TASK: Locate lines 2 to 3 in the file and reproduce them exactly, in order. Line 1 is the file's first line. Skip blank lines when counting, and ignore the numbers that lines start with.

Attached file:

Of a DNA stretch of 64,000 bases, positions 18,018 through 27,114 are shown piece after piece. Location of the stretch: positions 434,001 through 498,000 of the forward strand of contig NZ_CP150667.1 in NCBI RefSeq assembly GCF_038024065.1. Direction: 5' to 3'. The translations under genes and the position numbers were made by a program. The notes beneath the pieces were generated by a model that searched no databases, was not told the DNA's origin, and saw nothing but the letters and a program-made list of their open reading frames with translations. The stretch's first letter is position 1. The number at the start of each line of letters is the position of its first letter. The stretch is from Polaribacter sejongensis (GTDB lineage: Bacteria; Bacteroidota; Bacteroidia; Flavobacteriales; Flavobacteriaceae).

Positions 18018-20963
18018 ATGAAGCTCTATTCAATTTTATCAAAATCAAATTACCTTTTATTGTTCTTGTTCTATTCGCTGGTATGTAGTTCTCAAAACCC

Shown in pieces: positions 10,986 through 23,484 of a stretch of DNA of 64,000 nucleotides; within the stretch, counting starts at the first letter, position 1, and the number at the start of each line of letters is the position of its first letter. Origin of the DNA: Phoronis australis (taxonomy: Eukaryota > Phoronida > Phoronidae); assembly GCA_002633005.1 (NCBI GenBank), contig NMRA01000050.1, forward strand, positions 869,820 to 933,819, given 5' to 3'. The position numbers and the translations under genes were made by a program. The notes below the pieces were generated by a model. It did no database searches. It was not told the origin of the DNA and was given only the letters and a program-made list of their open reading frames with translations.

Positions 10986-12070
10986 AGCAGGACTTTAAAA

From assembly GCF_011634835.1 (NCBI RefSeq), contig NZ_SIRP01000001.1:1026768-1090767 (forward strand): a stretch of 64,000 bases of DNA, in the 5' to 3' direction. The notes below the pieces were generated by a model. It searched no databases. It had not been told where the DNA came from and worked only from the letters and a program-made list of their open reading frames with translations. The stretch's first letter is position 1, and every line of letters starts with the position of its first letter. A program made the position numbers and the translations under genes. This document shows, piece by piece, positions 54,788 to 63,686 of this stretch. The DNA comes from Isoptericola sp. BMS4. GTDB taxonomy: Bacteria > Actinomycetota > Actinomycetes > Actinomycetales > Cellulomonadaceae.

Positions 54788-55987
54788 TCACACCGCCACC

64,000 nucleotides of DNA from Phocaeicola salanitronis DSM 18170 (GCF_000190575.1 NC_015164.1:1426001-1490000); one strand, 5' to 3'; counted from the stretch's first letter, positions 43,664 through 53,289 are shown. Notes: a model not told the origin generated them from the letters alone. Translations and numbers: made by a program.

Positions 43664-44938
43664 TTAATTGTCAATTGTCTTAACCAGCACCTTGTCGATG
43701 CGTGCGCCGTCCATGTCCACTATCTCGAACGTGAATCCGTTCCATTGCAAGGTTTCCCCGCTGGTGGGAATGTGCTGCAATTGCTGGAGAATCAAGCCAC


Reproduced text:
Positions 18018-20963
18018 ATGAAGCTCTATTCAATTTTATCAAAATCAAATTACCTTTTATTGTTCTTGTTCTATTCGCTGGTATGTAGTTCTCAAAACCC